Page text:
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How to scrutinize your mutual fund managers

Updated: May 3, 2013 12:14PM



Originally published: December 11, 2006

Does your mutual fund manager have your best interests in mind? Are you paying too much in fund fees, even inside your 40l(k) account? Ask yourself those questions as you approach your year-end investment review. The answers could be just as important to your investment success as your asset allocation and mutual fund performance. And now, you can easily get information about those important issues.

The question of alignment of fund manager interests with the interest of fund shareholders is easily resolved if you look at Morningstar’s “Stewardship Grades.” The feature on morningstar.com has been in effect for nearly two years, and is offered as part of the $135 annual Premium Membership service.

I wrote about these ratings when they were introduced after the mutual fund “scandals” of 2003. These stewardship ratings got a big boost with a 2005 SEC requirement that mutual funds disclose fund manager compensation and incentives, as well as how much money they personally have invested in their fund, as part of the annual “statement of additional information.”Paying close attention

Don Phillips, managing director of Chicago-based Morningstar Inc., says that even if investors don’t pay close attention to the fine print, “the very fact that the funds must disclose this information is forcing closer attention to these issues.”

Phillips points out that in the 1990s, many fund managers were compensated based on the amount of assets under management, not by performance. As a result, those managers focused on short-term performance reporting.

Being at the top of a widely reported quarterly performance ranking would attract “hot money,” new assets coming into their fund and a larger bonus for the manager. But that was not in the best interest of the long-term fund investor.

Now, Phillips notes, more managers are incented based on rolling three-year performance records.

Mutual fund trustees have also faced closer scrutiny in recent years. Warren Buffet once derided them as “lapdogs,” individuals paid big bucks for attending meetings, but not working on shareholders’ behalf to reduce fees and costs.

Today, trustees are in the spotlight, which shines not only on their compensation packages, but also on their investments in the funds and the contract renewal process for their advisory agreement.

Morningstar reviews more than 1,200 mutual funds each year, and the focus is on more than just manager incentives. The stewardship grades, which range from A through F, plus accompanying commentary, are based on issues such as the level of fees compared with funds of like size and kind; the absence of regulatory issues; the corporate culture of the fund family and whether it encourages talent retention; and on the caliber of the board of trustees based on factors such as independence, fund investments and how many funds each trustee oversees.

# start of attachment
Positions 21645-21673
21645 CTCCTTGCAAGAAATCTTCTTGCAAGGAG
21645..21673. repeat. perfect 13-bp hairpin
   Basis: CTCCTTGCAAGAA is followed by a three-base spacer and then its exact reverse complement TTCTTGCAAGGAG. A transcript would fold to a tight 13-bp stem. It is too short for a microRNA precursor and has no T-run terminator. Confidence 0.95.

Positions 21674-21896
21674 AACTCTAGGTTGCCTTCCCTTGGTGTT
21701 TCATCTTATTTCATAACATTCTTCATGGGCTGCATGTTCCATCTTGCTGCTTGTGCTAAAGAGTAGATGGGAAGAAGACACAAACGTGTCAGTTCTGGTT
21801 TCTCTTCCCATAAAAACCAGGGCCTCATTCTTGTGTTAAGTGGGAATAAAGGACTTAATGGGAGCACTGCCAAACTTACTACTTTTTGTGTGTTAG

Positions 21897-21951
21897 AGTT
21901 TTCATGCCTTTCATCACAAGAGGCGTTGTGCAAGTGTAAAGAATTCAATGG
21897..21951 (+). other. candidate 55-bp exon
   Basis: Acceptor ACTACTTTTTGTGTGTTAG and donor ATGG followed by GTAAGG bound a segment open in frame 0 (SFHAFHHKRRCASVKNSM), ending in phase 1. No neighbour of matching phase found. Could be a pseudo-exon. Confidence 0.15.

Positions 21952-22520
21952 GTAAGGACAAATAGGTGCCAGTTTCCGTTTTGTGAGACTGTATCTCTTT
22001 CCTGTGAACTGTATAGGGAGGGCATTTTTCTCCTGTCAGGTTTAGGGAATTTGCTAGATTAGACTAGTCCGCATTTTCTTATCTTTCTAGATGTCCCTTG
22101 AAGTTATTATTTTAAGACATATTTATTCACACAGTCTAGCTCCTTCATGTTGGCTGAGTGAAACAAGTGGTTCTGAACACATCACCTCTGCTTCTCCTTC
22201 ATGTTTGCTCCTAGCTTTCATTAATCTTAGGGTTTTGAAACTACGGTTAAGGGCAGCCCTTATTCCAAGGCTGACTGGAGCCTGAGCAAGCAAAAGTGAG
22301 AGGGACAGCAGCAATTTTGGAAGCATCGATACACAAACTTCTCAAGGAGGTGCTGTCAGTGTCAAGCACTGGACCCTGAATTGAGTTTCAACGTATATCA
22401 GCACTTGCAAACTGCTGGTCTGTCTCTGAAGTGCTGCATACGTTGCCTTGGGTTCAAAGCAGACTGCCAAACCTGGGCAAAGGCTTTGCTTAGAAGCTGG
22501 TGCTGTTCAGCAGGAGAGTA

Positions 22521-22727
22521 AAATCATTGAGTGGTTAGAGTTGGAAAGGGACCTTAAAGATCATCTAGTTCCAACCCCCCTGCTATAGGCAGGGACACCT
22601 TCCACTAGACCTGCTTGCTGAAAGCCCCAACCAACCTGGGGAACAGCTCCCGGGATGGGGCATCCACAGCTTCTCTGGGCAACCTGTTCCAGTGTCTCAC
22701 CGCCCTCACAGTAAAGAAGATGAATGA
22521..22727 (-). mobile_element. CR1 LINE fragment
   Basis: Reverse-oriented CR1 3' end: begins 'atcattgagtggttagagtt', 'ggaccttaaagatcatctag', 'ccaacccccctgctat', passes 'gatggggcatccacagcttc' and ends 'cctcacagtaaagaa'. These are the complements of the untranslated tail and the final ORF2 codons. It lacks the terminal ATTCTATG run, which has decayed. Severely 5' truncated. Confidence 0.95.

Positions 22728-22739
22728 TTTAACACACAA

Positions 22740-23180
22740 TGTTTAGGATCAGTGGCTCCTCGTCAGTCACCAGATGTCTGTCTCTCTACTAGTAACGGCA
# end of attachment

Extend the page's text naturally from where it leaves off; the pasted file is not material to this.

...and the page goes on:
Phillips reports that the ratings, which often are based at least in part on meetings with trustees, generate “a lot of discussion” and result in giving investors a voice and impact, other than just selling their shares.

Sometimes fund shareholders can’t just “walk away” and sell their shares, because they’re held in a company’s 40l(k) plan. And sometimes, especially in smaller companies, those funds have huge (and unnecessary) annual fees and costs that detract from long-term investment results.

If you think your company plan is not competitive, ask your boss or the HR department to go to www.PlanSponsor.com.

On the right column of the home page there’s a place to click to search for an accredited PlanSponsor Retirement Professional in your area. This adviser will help your company benchmark its plan costs and services, and start a search for a better, less costly provider.Grade your own performance

When you get your year-end investment statements, don’t just file them away. Grading your own performance is more difficult than complaining about your fund manager.

But this is the time to face reality, and if necessary to regroup and take a wiser course for next year. You can do it if you’ll take the time and effort. And that’s The Savage Truth.

Terry Savage is a registered investment adviser. Check out Terry’s answers to reader questions at suntimes.com, and click on Business. Distributed by Creators Syndicate.



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